An Analysis of the Outbreak of Lyme Arthritis During the 1970s

During the late 1970s, an outbreak of what was then called Lyme Arthritis in and around Lyme Connecticut, started the events that have become a nightmare for those stricken with it and has since spread from coast to coast. In 1981, Dr. Willy Burgdorfer and colleagues, managed to isolate the source as a corkscrew spirochete transferred to humans from ticks. They named the spirochete Borrelia burgdorferi, after its founder Dr. Burgdorfer. This was three years after it was discovered the Ixodes dammini tick (now called Ixodes scapularis) was the vector of this terrible disease.

In 1992, the medical community accepted the name Lyme Disease. Dr. Burgdorfer himself contracted the disease, possibly from the infected urine of lab rabbits.

Exactly where this organism originated, and how long it has been infecting people around the world, no one knows. Signs and symptoms, similar to how Lyme disease manifests itself, has been described in European literature as far back as the early 1700s. A German doctor described Lyme disease in the early 1880s, and in great detail in the 1900s by the Swedish physician, Avid Afzelius.

Doctor Afzelius described the ring like lesion (Erytheme migrans Afzelius) and his belief the disease was transmitted by the bite of the Ixodes tick. It is, however, speculated that infected ticks came to North American ports via imported furs over a century ago. As the population expanded, so did the disease.

We now know that Lyme disease has been proven to be spread by other vectors as well as the Ixodes dammini tick.

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It is also spread by the; Ixodes scapularis, Ixodes pacificus, Amblyomma americanum, Dermacentor variabilis, Ixodes neotomae, Haemaphysalis leporis palustris ticks. There are also new types of vectors besides the tick spreading the disease, such as: the flea, the mosquito, squirrels, mice, raccoons, rabbits, birds, and even some dogs and cats.

Ixodes dammini has been found to be the main source of Lyme disease in the eastern United States. The white-tailed deer are the likely primary host of the adult I. Dammini tick. Ticks lay their eggs in the spring and then emerged larvae feed in late summer. The larvae remain quiet throughout the winter and develop into nymphs in the spring. The nymphs feed in May and June, just before the peak appearance of human infection in early July. Scientists believe tick larvae acquire the infection from white-foot mice and then transmit it to humans as nymphs.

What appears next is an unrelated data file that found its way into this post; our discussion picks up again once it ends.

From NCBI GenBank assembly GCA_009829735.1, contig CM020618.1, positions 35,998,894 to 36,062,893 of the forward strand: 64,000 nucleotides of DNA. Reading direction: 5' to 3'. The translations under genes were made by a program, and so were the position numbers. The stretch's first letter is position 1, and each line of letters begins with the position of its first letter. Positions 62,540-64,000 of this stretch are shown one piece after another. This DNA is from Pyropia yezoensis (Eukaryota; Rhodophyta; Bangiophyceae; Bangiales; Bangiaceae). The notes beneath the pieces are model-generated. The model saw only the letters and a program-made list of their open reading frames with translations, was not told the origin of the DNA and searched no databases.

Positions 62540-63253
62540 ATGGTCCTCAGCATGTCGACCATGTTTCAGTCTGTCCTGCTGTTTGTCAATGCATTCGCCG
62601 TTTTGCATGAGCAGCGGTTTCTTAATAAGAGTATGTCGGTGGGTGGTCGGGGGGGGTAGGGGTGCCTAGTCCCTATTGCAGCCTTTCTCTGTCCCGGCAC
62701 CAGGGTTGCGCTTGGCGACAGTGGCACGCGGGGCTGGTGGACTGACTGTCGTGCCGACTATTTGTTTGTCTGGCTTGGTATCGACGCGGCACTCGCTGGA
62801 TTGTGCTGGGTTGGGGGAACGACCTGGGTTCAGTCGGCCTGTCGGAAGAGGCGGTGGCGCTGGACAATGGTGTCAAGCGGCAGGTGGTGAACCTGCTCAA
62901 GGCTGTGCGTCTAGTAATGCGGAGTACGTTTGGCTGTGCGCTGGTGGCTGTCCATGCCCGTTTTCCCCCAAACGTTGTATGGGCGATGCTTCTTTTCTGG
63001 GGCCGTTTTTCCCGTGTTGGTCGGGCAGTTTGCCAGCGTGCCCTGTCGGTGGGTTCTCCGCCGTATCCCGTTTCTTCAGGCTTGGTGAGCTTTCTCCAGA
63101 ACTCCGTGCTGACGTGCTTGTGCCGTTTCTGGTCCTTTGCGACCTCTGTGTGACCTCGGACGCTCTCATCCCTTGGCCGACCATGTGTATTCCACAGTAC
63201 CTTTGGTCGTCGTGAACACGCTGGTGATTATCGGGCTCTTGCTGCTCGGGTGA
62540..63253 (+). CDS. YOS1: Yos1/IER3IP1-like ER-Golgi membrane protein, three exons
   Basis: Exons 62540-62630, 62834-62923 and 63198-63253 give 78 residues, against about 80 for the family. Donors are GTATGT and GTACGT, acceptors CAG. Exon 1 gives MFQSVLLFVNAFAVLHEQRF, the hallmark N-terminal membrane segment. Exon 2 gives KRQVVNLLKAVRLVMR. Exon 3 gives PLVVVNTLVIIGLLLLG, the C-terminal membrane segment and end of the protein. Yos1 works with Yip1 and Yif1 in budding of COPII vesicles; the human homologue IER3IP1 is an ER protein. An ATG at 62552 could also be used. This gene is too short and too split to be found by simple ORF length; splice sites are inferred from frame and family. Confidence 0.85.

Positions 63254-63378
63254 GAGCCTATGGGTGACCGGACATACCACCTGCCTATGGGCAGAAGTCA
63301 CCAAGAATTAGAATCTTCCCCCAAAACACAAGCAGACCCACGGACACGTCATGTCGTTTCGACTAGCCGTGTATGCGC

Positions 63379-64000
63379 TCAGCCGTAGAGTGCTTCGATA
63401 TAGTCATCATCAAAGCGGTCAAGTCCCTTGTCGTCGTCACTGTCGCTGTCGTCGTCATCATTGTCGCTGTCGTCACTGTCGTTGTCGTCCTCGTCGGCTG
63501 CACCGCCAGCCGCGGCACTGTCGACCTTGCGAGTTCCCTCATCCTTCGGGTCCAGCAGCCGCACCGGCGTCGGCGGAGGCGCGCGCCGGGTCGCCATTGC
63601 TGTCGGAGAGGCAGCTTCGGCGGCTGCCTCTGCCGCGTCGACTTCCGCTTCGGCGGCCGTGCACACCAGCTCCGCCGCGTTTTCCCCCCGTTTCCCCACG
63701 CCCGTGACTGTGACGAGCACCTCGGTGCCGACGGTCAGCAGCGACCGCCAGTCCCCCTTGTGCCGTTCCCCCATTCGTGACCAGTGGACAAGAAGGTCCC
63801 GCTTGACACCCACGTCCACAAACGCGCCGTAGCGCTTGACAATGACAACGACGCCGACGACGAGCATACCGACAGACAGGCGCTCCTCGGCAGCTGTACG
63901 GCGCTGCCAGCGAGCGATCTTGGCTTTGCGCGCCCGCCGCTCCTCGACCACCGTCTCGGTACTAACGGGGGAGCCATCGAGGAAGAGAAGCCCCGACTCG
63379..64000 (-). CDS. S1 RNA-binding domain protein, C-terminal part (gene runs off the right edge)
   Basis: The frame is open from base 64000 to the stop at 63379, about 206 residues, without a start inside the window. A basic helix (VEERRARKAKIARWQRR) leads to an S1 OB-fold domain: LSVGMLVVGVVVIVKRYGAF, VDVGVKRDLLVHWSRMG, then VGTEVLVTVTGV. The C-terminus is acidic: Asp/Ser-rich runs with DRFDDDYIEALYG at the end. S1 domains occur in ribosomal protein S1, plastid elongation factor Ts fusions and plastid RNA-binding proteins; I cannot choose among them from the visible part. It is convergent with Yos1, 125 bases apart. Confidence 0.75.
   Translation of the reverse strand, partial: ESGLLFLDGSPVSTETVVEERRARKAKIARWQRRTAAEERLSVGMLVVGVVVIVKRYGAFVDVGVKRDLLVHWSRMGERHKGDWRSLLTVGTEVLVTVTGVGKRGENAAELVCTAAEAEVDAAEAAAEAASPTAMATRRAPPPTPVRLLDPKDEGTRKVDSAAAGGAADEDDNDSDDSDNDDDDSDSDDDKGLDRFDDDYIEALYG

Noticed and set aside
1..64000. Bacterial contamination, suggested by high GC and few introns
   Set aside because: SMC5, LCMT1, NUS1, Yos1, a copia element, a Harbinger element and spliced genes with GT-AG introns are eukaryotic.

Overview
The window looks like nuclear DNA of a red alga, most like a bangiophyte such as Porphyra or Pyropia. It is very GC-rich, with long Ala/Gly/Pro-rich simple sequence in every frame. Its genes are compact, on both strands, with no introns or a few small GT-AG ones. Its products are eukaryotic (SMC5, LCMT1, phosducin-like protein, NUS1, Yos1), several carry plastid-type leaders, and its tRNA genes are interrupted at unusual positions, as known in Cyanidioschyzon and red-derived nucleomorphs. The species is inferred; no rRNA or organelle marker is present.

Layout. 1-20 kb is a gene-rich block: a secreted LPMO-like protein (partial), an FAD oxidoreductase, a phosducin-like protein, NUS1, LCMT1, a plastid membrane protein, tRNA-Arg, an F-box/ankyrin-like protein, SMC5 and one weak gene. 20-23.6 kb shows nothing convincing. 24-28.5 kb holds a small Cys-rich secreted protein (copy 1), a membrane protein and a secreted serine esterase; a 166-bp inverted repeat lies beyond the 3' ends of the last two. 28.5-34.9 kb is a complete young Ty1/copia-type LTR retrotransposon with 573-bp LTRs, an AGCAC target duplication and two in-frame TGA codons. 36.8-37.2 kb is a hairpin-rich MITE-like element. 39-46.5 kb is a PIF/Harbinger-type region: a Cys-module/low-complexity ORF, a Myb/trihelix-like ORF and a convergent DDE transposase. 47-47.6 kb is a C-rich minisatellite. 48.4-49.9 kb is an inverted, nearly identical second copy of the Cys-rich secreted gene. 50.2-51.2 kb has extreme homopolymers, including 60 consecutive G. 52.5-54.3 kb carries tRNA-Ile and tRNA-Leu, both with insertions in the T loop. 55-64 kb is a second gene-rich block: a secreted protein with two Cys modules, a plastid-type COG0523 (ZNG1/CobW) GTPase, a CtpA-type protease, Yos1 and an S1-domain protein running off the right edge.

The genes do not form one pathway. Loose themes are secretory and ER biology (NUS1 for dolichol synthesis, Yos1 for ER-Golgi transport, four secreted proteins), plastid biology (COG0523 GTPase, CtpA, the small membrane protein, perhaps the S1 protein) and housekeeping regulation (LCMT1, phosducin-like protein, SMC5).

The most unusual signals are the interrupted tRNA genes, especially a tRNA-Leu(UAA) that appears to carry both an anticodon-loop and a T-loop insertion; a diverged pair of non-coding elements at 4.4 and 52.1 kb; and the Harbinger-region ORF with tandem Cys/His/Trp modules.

The adults, which feed any time from late fall to the late spring, probably do not account for many human cases because they are large enough to be detected and removed before the spirochete is transmitted. Nymphs cause 70% to 90% of all causes of Lyme disease. They prowl the outdoors in the late spring and summer, when people are doing the same. Because they are so small, they are tough to spot on clothing or skin to remove. Fortunately, a nymph bite does not guarantee a case of Lyme disease. The nymph may not be infected. An infected tick, whether nymph or adult, must feed for 24 hours on a human host before injecting its spirochetes. This leaves time to spot and remove them.

If the spirochete does enter a human blood stream, phagocytes are the cells primary first-line defense against bacterial pathogens and will begin their advancement on the foreign organism. A dense infiltration of mature neutrophils has been found at the site of tick bites. However, knowledge about the interaction between Borrelia burgdorferi and the phagocytes is unknown. These microorganisms are internalized by human polymorphonuclear leukocytes and monocytes- macrophages even during the preimmune stage of infection. In fact, immune reaction to Borrelia burgdorferi is not essential, although it facilitates its uptake.